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Investigation on the effect of osmosis in plant tissue.

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Introduction

INVESTIGATION ON THE EFFECT OF OSMOSIS IN PLANT TISSUE AIM: To investigate the effect of osmosis in potato tissue through turgor and plasmolysis. APPARATUS: 18 test tubes, 2 test tube racks, 3 potatoes, 5mm cork borer, electronic weighing scales, stopwatch, measuring cylinder, scalpel, thermometer, cutting board, 200ml of molar sugar solution and 500ml of distilled water. METHOD: 1) Place one of the potatoes on a cutting board and insert the cork borer into it, whilst keeping it steady. After the borer has been pushed about 5cm into the potato, remove it and extract the tissue using a pencil. Repeat this procedure a further 17 times to obtain 18 potato tissue cylinders. You may require the other two potatoes. 2) Weigh the potato tissue cylinders on an electronic scale and cut them if necessary, using a scalpel, until their masses are equal or similar. 3) Take three of the test tubes and label them 'A'. Then fill them with 20ml of water and place them in the test tube rack. Next label the other three test tubes 'B' and fill them with 20ml of a 0.2 molar concentration sugar solution. To do this, simply add 16ml of distilled water and 4ml of the molar sugar solution to the test tubes. Place these in the test tube rack. 4) Follow the basic procedure mentioned in 3) labelling another four sets of three test tubes 'C', 'D', 'E' and 'F'. Fill these with sugar solutions of concentration 0.4 molar, 0.6 molar, 0.8 molar and molar. 5) Clean the measuring cylinder with distilled water before and after placing the sugar solution into the test tubes for better accuracy. ...read more.

Middle

Thus these cells would lose water by osmosis. This results in the cylinder feeling flabby due to the lack of water causing a low turgor pressure (the cells become flaccid). The potato tissue cylinder would also become lighter at the end of the experiment because of the water loss through osmosis. Therefore from this prediction it is possible to assume that the more concentrated the sugar solution is, the more mass the potato tissue cylinder loses. For example, if the mass lost by the potato tissue cylinder is 2% for a concentration of 0.4 molar sugar solution, you can predict that a greater loss of mass, say 7%, would occur in a more concentrated sugar solution of 1.0 molar. Although it is impossible to link a mathematical theory with the mass loss of the potato tissue cylinder and the sugar solution concentration, it is however feasible to predict it by the formation of a graph, which would produce a curve as seen below: As the graph shows, the loss of mass is gradual at first for the weaker sugar solutions. This is because their concentrations are almost equal to or not much greater than the concentration of the potato cell sap itself; meaning that any weight loss would be small. During the central stage of the graph the increase is fairly steep as the concentration of the sugar solution far exceeds the concentration of the potato cell sap, meaning a large mass loss. Once the sugar solution concentrations reach a maximum towards the end of the graph, little mass is lost, as the potato cells have become completely flaccid with barely any cell sap available to lose. ...read more.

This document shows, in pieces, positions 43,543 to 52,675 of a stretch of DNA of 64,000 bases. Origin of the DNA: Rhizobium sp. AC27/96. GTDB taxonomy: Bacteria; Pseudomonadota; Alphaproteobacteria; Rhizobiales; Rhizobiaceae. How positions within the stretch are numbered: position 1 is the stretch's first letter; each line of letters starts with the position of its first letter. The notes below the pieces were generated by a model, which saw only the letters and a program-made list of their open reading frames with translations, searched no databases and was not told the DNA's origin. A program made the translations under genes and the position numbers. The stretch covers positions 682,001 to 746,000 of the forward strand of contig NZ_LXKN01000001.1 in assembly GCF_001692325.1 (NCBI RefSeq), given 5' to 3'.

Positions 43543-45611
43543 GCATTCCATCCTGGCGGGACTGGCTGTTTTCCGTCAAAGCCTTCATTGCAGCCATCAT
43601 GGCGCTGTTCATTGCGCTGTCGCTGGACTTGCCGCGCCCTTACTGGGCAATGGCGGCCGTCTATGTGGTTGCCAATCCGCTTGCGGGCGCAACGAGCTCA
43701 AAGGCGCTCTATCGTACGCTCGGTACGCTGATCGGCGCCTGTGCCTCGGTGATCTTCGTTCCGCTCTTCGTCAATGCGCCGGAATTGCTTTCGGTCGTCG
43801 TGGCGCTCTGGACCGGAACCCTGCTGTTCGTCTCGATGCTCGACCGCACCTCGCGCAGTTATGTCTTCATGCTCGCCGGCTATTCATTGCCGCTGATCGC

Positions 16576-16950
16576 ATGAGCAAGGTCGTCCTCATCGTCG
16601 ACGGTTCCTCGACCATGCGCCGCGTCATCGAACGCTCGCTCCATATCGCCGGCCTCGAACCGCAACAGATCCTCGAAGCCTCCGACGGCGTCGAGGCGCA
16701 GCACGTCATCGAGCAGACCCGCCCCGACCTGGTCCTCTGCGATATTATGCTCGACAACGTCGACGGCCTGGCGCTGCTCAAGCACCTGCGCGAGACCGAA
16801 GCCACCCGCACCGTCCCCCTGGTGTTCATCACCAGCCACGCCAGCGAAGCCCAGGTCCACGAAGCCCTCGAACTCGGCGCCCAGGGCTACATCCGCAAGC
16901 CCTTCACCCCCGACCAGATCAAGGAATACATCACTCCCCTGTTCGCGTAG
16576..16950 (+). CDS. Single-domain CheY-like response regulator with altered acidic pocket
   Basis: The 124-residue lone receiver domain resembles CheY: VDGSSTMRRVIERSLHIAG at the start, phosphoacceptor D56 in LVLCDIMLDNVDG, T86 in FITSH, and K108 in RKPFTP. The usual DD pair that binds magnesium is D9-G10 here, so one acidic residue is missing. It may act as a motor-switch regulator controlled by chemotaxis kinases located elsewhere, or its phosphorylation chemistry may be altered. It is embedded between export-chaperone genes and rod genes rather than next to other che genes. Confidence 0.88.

Conclusion

Due to these inaccuracies my investigation was less efficient than it should have been. In this experiment I do not feel that there were any major anomalous results that I had not predicted, although some were rather surprising. These could have been due to the tissue cylinders being taken from a less turgid potato, as opposed to the others. To overcome this, all the cores should have been soaked in a beaker containing distilled water prior to the investigation and then gently dried in filter paper immediately before each individual experiment. The investigation could have been further improved if I had managed my time more efficiently to begin with, preventing hurried measuring and weighing of the potato tissue cylinders. If I would have left each cylinder in the solution for a longer period of time, for example 24 hours, more accurate and definite results could have been achieved. A wider range of solutions, including 0.1 molar, 0.3 molar, 0.5 molar, 0.7 molar and 0.9 molar would also help to produce a more precise graph. I am satisfied that stronger solutions will take water from weaker solutions until their concentrations are equal. The evidence that I have obtained is sufficient to support my conclusion, although I did refer to other information sources to confirm and reinforce each theory. In order to extend the investigation I could test other plant tissues. It could prove interesting to see their viability in cases of drought. For example, I could propose the question 'do plants living in high drought areas have more concentrated sugar solutions than plants living in wetland areas, such as cacti and watercress?' I could also involve marine plants that live in a salty environment and examine what would happen to them in terms of osmosis. ...read more.

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